Annual NM KIDS COUNT Data Book Unveiled on First Day of Session
Jan. 15, 2019
For Immediate Release
CONTACT: Sharon Kayne, Communications Director, NM Voices for Children
505-361-1288 (direct), email@example.com
OR: Marie-Pier Frigon, Communications Assistant, firstname.lastname@example.org
ALBUQUERQUE, NM—There’s good news and bad news. First the good news: the rate of child poverty in New Mexico has decreased. The bad news: our state still ranks 48th in the nation for child poverty. That’s one of the conclusions found within the data in the 2018 New Mexico Kids Count Data Book, released today at a press conference. The annual report, produced by New Mexico Voices for Children, includes the most recent data on the status of child well-being at the state, county, tribal, and school district levels.
“Although we saw improvement in child poverty, we’re still ranked near the bottom of the nation because other states saw larger improvements,” said James Jimenez, executive director of NM Voices. “As poverty can have a detrimental impact on all aspects of a child’s well-being, solving poverty definitely has to be our first order of business.”
The data book shows that New Mexico has been in line with many national trends over the past few years. These include improvements in the rates of teen pregnancy, children who live in high poverty areas, and lack health insurance, as well as the rate of high school students not graduating on time. However, New Mexico lags the nation on all of these indicators except health insurance. One of the indicators where New Mexico is diverging from the nation is the rate of children living in families where no parent has full-time, year-round employment. While the national rate shows some improvement, New Mexico continues on a downward trend.
Along with data on child well-being, the report includes numerous policy recommendations that would improve child well-being. Among them is enacting a child tax credit, which is needed to counteract the tax increase that families with children are facing because of the federal tax cuts for corporations enacted in 2018.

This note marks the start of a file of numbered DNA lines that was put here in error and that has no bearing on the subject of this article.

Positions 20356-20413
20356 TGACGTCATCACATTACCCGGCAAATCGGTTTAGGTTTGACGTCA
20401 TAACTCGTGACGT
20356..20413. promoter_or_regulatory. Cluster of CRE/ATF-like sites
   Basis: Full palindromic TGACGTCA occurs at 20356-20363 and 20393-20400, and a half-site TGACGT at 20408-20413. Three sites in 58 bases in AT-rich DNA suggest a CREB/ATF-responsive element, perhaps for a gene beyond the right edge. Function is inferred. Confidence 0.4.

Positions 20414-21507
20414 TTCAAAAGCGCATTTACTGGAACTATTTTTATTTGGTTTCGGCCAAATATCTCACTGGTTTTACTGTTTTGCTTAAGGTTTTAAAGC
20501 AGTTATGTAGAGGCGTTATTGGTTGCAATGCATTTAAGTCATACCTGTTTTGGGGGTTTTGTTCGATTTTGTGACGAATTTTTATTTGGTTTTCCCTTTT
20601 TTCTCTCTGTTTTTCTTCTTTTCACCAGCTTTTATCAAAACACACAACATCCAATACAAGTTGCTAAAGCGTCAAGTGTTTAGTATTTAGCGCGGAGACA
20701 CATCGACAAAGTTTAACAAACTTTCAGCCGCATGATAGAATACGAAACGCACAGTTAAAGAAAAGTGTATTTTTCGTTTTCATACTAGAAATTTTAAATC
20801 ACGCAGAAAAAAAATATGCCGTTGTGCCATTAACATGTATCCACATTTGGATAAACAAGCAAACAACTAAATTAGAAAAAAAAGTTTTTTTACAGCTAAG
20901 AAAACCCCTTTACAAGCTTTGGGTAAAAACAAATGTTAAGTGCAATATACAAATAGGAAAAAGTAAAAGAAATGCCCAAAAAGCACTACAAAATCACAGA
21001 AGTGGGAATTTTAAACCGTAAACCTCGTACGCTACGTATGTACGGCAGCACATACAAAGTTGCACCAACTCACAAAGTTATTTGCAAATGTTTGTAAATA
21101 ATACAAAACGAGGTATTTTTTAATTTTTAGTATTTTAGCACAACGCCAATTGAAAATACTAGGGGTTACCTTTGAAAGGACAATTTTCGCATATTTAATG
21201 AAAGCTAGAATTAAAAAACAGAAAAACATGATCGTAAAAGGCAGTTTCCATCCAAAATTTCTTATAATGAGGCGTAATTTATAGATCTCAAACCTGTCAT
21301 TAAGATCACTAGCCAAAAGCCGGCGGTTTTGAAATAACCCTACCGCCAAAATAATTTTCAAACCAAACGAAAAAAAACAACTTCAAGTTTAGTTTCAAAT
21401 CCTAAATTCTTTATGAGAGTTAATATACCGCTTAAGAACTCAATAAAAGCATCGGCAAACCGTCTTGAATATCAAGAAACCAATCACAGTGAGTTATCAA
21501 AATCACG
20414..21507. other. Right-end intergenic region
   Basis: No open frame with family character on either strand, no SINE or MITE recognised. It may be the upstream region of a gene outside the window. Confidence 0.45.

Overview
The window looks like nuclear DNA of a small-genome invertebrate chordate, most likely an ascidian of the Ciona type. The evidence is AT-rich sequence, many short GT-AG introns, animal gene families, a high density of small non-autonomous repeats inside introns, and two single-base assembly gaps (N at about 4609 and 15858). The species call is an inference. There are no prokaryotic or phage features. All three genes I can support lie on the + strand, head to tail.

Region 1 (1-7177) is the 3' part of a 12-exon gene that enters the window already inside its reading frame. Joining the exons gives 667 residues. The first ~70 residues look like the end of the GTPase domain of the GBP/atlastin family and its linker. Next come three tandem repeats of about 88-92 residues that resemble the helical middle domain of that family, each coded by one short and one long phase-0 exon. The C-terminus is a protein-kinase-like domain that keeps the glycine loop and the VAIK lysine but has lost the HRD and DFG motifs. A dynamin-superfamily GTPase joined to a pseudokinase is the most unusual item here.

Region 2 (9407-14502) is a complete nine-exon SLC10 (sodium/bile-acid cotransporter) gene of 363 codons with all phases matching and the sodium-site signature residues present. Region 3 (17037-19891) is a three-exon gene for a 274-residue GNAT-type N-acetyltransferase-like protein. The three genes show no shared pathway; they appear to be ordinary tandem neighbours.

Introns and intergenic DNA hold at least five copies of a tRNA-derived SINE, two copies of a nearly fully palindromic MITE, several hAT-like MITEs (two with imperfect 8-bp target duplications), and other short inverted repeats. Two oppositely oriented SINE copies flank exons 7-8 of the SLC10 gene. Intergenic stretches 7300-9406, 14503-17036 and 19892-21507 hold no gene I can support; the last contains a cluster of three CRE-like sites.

“However, in order to change the statistics for the long run we need to invest for the long run which means we must reduce our reliance on volatile oil revenues. By enacting progressive tax reform we ensure that the investments we are poised to make in our health and education systems are not lost the next time oil prices go down. Breaking this boom-bust cycle is crucial for showing educators, health care workers and families that we are making a long-term commitment. We also need to raise the minimum wage, make child care assistance co-pays decrease more gradually as income increases so parents don’t lose all assistance at once, and increase the Working Families Tax Credit, among other things,” Jimenez said. “We are optimistic that the new governor has chosen to change course and has promised to make many of these issues a priority,” he added.
The release takes place at a 10am press conference in the Capitol rotunda as part of Children and Youth Day, which will include the “State of the Youth” address, presented by youths from several local organizations.
NOTE: Interviews will be available in Spanish
New Mexico Voices for Children is a nonpartisan, nonprofit organization advocating for policies to improve the health and well-being of New Mexico’s children, families and communities. KIDS COUNT is a program of the Annie E. Casey Foundation. 625 Silver Ave. SW, Suite 195, Albuquerque, NM 87102; 505-244-9505 (p); www.nmvoices.org